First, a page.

The longer I garden, the more eager I am to find space for another tree on our property. This seems counterintuitive given that at my age, I won’t see the trees I’ve planted in the past few years reach maturity. No matter. We plant trees for the future, not for ourselves.
We inherited four nondescript trees when we moved into our house 19 years ago, and have planted more than two dozen different trees since then. Many, but not all, are native. One of the most recent to join our mini-arboretum is fringe tree (Chionanthus virginicus), native to the southeastern U.S. It came to our attention when we attended the Philadelphia Flower Show in 2016, where several had been forced into bloom for display gardens.
Fringe tree has a loose, open habit, and produces clusters of flouncy white flowers in late spring and golden leaves in autumn. Books say the blooms are fragrant, but I haven’t detected a scent. It’s a slow grower, eventually reaching 20 feet (6 m), and is hardy to Zone 5 (optimistically Zone 4).
Our young fringe tree, planted four years ago, took a couple of years to bloom, but it was worth the wait. Now, I’m anxious for a three-year-old native tulip tree (Liriodendron tulipfera) to bloom. Maybe next year.
When tree shopping, we choose young trees for a few reasons: they often adjust to the stress of transplanting more easily than large specimens; they’re less expensive (depending on the tree, of course); and it’s easier to dig a hole for a five-gallon pot than a massive balled-and-burlapped root ball. In any case, a small tree planted at the same time as a larger specimen catches up in just a few years.
If you’re in the market for a new tree, do your research. Unlike annuals and perennials, a tree shouldn’t be an impulse buy (although I’ve been guilty of this). I recommend Michael Dirr’s books for good descriptions and frank observations of a tree’s attributes.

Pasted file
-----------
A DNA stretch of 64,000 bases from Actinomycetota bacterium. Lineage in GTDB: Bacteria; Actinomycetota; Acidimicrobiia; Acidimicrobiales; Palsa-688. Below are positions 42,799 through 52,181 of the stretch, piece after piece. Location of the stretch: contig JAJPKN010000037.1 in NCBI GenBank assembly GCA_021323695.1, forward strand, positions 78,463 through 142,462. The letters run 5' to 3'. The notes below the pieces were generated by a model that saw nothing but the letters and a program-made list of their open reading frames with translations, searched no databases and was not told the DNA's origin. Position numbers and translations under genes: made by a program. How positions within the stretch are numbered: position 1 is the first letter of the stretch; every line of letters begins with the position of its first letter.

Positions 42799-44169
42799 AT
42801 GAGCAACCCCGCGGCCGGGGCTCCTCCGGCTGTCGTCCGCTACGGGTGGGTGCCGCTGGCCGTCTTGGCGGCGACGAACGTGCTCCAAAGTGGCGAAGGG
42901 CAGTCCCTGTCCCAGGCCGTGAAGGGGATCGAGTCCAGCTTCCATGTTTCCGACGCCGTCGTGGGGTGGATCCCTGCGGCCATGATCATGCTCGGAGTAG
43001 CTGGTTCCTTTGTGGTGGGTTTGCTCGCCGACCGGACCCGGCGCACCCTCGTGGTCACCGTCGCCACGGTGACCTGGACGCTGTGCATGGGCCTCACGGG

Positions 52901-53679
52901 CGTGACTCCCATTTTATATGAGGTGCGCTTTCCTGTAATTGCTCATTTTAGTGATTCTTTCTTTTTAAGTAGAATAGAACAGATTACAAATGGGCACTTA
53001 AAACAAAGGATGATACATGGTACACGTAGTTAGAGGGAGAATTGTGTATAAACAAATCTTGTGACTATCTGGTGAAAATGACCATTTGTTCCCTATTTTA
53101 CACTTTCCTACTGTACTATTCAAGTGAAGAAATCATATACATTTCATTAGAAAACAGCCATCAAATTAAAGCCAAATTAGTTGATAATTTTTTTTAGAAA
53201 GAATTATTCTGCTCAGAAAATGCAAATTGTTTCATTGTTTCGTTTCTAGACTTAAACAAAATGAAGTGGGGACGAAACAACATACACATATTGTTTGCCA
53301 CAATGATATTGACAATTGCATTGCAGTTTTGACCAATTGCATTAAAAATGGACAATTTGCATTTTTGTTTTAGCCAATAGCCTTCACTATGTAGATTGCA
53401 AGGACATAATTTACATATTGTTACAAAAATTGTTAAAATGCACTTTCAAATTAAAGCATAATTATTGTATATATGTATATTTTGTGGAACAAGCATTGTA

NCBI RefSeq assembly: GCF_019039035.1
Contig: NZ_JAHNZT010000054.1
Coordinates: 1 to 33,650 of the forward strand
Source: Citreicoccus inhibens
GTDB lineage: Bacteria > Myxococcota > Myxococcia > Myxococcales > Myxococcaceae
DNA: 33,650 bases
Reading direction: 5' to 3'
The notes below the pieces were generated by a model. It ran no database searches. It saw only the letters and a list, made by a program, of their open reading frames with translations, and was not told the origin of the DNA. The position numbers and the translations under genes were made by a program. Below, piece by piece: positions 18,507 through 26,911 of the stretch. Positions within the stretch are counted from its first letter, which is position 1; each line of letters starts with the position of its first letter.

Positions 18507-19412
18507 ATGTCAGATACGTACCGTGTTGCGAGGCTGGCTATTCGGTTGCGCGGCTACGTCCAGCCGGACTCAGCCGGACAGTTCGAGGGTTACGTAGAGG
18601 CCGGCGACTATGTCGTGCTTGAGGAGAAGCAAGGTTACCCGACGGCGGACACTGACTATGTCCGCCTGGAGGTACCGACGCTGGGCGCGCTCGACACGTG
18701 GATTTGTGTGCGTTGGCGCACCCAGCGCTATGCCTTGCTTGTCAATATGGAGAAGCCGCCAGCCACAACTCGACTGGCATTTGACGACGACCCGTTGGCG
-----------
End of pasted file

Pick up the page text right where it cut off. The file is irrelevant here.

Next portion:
Also, look at the trees thriving in your neighbourhood to see what grows well, but don’t be afraid to experiment if you come across a small specimen of something special when you’re at a garden centre.
For unusual trees, visit small specialty nurseries. If you have something specific in mind and can’t find it, ask an arborist; they might know of various sources for trees. Finally, as your new trees grow and mature, treat them like an investment (because they truly are), enlisting a skilled, certified arborist to keep them pruned and well-cared for.
For more on tree planting, see:
When to worry about pests
Something is eating my dahlia leaves — likely slugs, although I don’t see any of their slimy trails. There are also small pinholes in my black kale plants — flea beetles? And then there’s my poor sorrel patch.
Yes, it’s that time in the gardening cycle when the unblemished, rosy flush of spring blooms gives way to the ragged, skeletonized, curled leaves of summer, thanks to common garden pests moving in. My attitude is generally to “live and let live,” relying on birds, blasts from hose nozzles and manual removal to keep infestations in check. However, when things get fraught, I check “Pest guide: 10 pests to worry about,” by Steven Biggs.
More gardening ideas
•. I’m filing away for next year a few container combinations described in “Cool combo containers to consider” from Michigan State University Extension, especially the all-foliage design with burgundy, silver and lime.
•. For those of you who want to grow a few cut flowers, but don’t think you have the space, check out “Ask the expert: 7 tips to grow cut flowers in a tiny garden” at Gardenista.
•. Houseplants are enjoying a huge resurgence. If you have developed a special interest in the category of plants that grow in “strings,” such as string of pearls or string of tears, there are many more to collect — “12 string of plants to grow,” according to Ohio Tropics. Who knew there was a plant called string of pickles?
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